5. User Education and Awareness

Define user security policies which shall elaborate the secure use of information systems of your organization. The policy should be officially acknowledged in the employment manual and should bind all the employees. The users should be trained regularly on cyber awareness and the risks involved when cyber policies are ignored. The cybersecurity team should be trained regularly with new and updated methodologies.

6. Incident Management

Plan and develop incident response and disaster recovery capabilities to attend all the incidents, big or small. The incident response, disaster recovery and business continuity plans should be tested and reviewed regularly. The team of incident response should be trained in technical and non-technical areas. They should able to report the cyber incidents to the relevant law enforcement agency so as to help the nation in preparing policies at higher levels to deliver an appropriate response.

7. Malware Prevention

The security policies should be in accordance with the business processes that are highly vulnerable to malware attacks. The processes and devices like web browsing, email, media installation, connected personal devices, etc. should be scanned for malware across the organization. An antivirus that actively scans malware should be installed to protect all host and client machines. All information exchanged within and outside the organization should be scanned for malicious content.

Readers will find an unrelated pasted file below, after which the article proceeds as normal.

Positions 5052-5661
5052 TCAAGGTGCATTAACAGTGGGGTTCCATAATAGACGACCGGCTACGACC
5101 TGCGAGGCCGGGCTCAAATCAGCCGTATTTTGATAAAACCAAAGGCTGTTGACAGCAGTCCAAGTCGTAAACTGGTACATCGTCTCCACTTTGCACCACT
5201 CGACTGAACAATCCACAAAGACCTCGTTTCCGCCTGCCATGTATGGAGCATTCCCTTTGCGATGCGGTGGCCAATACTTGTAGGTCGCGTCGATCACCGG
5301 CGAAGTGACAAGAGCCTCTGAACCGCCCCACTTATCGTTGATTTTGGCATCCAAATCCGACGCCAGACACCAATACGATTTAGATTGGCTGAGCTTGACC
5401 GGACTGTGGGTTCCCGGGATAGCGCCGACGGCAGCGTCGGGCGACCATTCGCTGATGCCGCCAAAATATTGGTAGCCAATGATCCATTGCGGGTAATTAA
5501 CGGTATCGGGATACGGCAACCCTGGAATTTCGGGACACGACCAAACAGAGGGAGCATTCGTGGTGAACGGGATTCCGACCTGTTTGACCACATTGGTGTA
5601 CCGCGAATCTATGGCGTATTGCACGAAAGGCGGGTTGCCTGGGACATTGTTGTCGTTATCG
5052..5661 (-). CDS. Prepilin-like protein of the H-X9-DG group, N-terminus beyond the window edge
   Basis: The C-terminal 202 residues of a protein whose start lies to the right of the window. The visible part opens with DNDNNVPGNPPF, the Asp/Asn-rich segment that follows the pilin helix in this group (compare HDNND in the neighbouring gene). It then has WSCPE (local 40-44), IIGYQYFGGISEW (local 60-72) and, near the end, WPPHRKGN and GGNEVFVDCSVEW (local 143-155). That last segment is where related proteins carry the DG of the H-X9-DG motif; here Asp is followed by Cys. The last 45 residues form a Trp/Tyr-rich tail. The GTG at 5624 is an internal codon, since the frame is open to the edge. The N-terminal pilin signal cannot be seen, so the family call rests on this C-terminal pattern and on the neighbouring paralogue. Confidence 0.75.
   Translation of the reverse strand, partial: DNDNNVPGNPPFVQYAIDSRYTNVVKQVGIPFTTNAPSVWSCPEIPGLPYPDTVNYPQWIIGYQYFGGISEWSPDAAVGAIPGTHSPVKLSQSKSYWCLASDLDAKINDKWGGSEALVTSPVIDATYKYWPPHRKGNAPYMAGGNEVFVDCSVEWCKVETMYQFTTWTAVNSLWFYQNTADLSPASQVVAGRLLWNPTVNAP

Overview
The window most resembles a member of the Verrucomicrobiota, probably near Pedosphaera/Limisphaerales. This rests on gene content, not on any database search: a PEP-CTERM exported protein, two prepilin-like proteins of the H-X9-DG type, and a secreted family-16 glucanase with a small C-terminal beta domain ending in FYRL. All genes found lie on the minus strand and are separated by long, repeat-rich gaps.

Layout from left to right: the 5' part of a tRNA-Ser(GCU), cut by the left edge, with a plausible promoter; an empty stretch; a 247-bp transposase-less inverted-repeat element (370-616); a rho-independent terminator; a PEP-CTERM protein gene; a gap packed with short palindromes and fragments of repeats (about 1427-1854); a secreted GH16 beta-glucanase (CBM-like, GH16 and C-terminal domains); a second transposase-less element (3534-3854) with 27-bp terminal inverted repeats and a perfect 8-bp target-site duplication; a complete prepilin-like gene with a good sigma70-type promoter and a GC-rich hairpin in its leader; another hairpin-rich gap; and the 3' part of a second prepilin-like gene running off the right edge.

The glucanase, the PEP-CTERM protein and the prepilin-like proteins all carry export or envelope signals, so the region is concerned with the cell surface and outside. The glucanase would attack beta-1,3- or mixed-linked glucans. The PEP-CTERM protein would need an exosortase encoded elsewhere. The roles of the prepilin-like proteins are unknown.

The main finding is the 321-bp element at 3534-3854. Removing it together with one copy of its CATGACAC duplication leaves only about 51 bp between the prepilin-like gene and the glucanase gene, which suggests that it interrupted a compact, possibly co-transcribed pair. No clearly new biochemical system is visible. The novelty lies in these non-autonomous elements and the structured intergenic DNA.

8. Monitoring

Considering previous security incidents and attacks and your organization’s incident response plan, develop a monitoring strategy and supporting policies too. Monitor inbound and outbound network traffic for unauthorized or malicious trends which could be a sign of a cyberattack. Monitor all information systems using Network Intrusion Detection Systems (NIDS), Host Intrusion Detection Systems (HIDS) and Prevention Systems.

9. Removable Media Controls

Define control policies for all types of removable media which are used for import and export of information. If the removable media at the endpoints is unavoidable, scan them for malware using a standalone media scanner. Also, restrict their access when used together with systems, or network points that hosts crucial information.

10. Home and Mobile Working

Employees working remotely should be trained in securing their devices in accordance with the policies defined. Assess the risks that the mobile devices when connects with the corporate network, would create and train the mobile users on the secure use of their devices. Apply the secure baseline build to all types of mobile device used. The data-in-transit, as well as data-at-rest, should be protected using appropriate configured Virtual Private Network (VPN).

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*The National Cyber Security Centre (NCSC) is an organization of the United Kingdom Government that provides advice and support for the public and private sector in how to avoid computer security threats. Based in London, it became operational in October 2016, and its parent organization is GCHQ.


  1. https://www.gchq.gov.uk/section/mission/overview
  2. https://www.gov.uk/government/publications/cyber-risk-management-a-board-level-responsibility/10-steps-summary